Voices of the ’80s carry through Aimee Mann’s latest solo release
There’s a reason Aimee Mann came in at No. 1 on Cracked.com’s list of “5 One-Hit Wonders Who Deserve Your Respect.” In the almost three decades since she and her New Wave/pop band ’Til Tuesday made a permanent mark on pop culture with the hit song “Voices Carry,” the renowned rock singer/songwriter/guitarist/bassist has put out eight solo albums, played for President Barack Obama at the White House, earned Oscar and Grammy nominations for her song “Save Me,” and been named “one of the top 10 living songwriters along with Paul McCartney, Bob Dylan and Bruce Springsteen” (NPR) as well as “one of the finest songwriters of her generation” (New York Times). But no amount of accolades can trump a potent cultural meme: To many, Mann will always be that lady with the cool hair who stood up and sang in a movie theater at the end of the “Voices Carry” video.
Hey, if you can’t beat ’em, join ’em. Mann’s new video for the song “Labrador” is a shot-for-shot remake of the iconic “Voices Carry” clip, which chronicled the tribulations of a woman being stifled by a domineering lover. While the remake is more tongue-in-cheek than the original video, it’s a wholly appropriate choice, considering that both “Labrador” and “Voices Carry” are sung from the perspective of an individual in an unhealthy relationship.
Mann admits that her insights on unsupportive mates come from past experiences. “You see the warning signs, but it’s hard to know exactly what they’re pointing to,” she notes. “Is it that the person’s troubled, but they’re working through it, or is it that they’re a sociopath, and you’re just being completely jerked around? Those things don’t look that different.”
The “Labrador” clip is just one example of the ’80s seeping into Mann’s latest output: The bright synth sounds on her new album, Charmer, hearken back to the days when The Cars and Blondie ruled the charts. Mann says the record’s upbeat sound comes from her reminiscences of the pop music that made an impression on her as a kid. But she was in for a surprise when she revisited that music. “The stuff in the ’80s sounded so revolutionary, and you go back and realize that Blondie was just sort of a basic, semi-sloppy rock band—in a good way—with a synthesizer thrown in there sometimes,” she observes. “The drum sounds, the guitar sounds, even the approach to playing—there was nothing out of the ordinary at all. I just thought it was really interesting that you retain this impression that’s not really borne out by the reality.”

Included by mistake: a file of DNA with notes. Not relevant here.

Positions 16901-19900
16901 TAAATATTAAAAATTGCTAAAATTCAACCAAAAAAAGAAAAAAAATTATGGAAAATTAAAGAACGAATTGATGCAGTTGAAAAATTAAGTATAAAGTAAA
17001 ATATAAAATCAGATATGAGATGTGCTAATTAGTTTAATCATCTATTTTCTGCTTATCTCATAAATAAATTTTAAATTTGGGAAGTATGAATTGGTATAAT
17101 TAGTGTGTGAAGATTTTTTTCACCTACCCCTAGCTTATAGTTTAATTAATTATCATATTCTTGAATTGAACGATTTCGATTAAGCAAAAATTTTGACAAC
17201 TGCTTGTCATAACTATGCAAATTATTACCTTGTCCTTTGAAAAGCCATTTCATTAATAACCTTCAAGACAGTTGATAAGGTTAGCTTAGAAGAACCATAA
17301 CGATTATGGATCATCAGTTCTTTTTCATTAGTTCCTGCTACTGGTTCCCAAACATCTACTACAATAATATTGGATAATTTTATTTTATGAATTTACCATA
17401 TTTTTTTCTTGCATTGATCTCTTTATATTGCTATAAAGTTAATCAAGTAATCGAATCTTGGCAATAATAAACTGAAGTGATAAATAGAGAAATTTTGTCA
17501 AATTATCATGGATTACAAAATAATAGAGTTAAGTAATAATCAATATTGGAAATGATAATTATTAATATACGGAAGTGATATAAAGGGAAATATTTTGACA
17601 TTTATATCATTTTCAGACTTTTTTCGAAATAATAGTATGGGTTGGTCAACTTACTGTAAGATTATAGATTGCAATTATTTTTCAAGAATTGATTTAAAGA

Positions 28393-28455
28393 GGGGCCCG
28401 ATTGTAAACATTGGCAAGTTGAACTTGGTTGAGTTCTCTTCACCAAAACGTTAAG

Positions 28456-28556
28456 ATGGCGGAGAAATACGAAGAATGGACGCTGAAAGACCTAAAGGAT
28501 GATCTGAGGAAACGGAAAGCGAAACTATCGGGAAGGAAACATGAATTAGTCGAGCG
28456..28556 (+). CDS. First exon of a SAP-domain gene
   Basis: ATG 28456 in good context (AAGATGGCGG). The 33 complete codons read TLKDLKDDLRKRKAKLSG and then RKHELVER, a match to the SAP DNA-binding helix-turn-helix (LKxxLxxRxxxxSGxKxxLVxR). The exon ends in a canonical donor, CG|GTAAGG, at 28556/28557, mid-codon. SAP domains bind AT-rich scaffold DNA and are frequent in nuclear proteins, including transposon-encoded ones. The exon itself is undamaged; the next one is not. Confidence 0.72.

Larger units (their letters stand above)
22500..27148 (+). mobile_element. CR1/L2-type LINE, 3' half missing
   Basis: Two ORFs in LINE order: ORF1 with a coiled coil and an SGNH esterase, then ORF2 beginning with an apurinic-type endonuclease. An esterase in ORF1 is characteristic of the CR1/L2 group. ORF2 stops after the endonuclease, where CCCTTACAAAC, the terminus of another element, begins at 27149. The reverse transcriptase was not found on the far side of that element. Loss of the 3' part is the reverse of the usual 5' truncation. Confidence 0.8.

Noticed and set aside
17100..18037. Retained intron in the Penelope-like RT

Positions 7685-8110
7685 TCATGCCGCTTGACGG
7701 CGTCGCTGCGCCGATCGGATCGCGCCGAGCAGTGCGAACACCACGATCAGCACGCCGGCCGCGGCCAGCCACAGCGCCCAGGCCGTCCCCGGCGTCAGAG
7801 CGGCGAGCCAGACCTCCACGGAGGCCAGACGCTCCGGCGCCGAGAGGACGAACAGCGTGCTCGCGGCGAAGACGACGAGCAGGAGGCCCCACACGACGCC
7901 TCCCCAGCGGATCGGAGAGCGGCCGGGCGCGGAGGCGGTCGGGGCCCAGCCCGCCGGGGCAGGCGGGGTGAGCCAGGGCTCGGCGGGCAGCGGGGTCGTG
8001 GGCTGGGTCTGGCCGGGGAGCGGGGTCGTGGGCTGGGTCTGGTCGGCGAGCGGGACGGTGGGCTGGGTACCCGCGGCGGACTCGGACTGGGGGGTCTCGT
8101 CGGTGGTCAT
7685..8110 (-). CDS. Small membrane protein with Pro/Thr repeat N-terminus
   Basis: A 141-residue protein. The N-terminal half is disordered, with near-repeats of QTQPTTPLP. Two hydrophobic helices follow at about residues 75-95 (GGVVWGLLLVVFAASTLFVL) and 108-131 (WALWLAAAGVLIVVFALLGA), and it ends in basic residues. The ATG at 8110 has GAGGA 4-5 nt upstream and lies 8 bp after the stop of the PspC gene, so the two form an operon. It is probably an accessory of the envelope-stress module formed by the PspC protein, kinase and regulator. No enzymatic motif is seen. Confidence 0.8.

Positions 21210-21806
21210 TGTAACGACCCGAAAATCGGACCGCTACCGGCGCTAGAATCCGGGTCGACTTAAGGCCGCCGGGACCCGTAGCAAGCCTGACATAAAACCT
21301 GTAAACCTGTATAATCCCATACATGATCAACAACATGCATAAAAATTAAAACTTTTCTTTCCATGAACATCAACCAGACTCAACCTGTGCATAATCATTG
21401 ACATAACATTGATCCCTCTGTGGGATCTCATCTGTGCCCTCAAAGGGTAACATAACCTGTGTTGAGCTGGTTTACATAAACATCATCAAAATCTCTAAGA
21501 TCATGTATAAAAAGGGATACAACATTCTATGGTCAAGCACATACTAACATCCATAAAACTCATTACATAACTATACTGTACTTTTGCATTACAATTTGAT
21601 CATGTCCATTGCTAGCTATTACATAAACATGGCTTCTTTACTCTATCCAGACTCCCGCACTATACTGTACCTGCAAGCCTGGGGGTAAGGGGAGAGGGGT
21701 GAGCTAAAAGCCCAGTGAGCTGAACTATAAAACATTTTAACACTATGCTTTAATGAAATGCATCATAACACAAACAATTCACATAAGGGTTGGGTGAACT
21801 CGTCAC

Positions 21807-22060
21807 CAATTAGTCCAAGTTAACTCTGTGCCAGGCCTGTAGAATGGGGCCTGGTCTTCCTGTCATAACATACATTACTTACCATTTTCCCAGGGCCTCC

As with past Mann albums, Charmer’s lyrical content consists largely of character studies. “I’m not trying to write 100 percent fiction—you know, people I completely don’t understand or have never encountered,” she notes. “It’s usually based on observing people that I know or a situation that I’ve found myself involved in.”
Narcissists and phonies play starring roles in Charmer’s title track, as well as in “Living a Lie,” a duet with The Shins’ James Mercer. Mann explains that these songs were born of her fascination with the importance that people place on appearances, “to the extent where they get cut off from a sense of their real self, and they develop this false self that can be very interesting and very charming, but also very easily wounded and very easily deflated.”
The video for “Charmer” takes the concept of a false self to extremes: To avoid road burnout, Mann sends a robot double of herself (played by actress Laura Linney) to tour in her place. From one standpoint, the robot in the clip can be seen as a metaphor for a stage persona that eclipses the performer’s true self. While Mann acknowledges that this interpretation coincides with director Tom Scharpling’s original intent, she claims the video is not a self-portrait. In fact, if we’re to believe her, she has no stage persona whatsoever. “I wish I did,” she says. “I think it’s easier on people. For me, I just go out there and hope I’m able to talk a little bit and not feel really awkward.”
Aimee Mann plays at 8 p.m. Friday, Sept. 28 at The Rio Theatre, 1205 Soquel Ave., Santa Cruz. Tickets are $25. For more information, call 423-8209.
Photo Credit: Sheryl Nields
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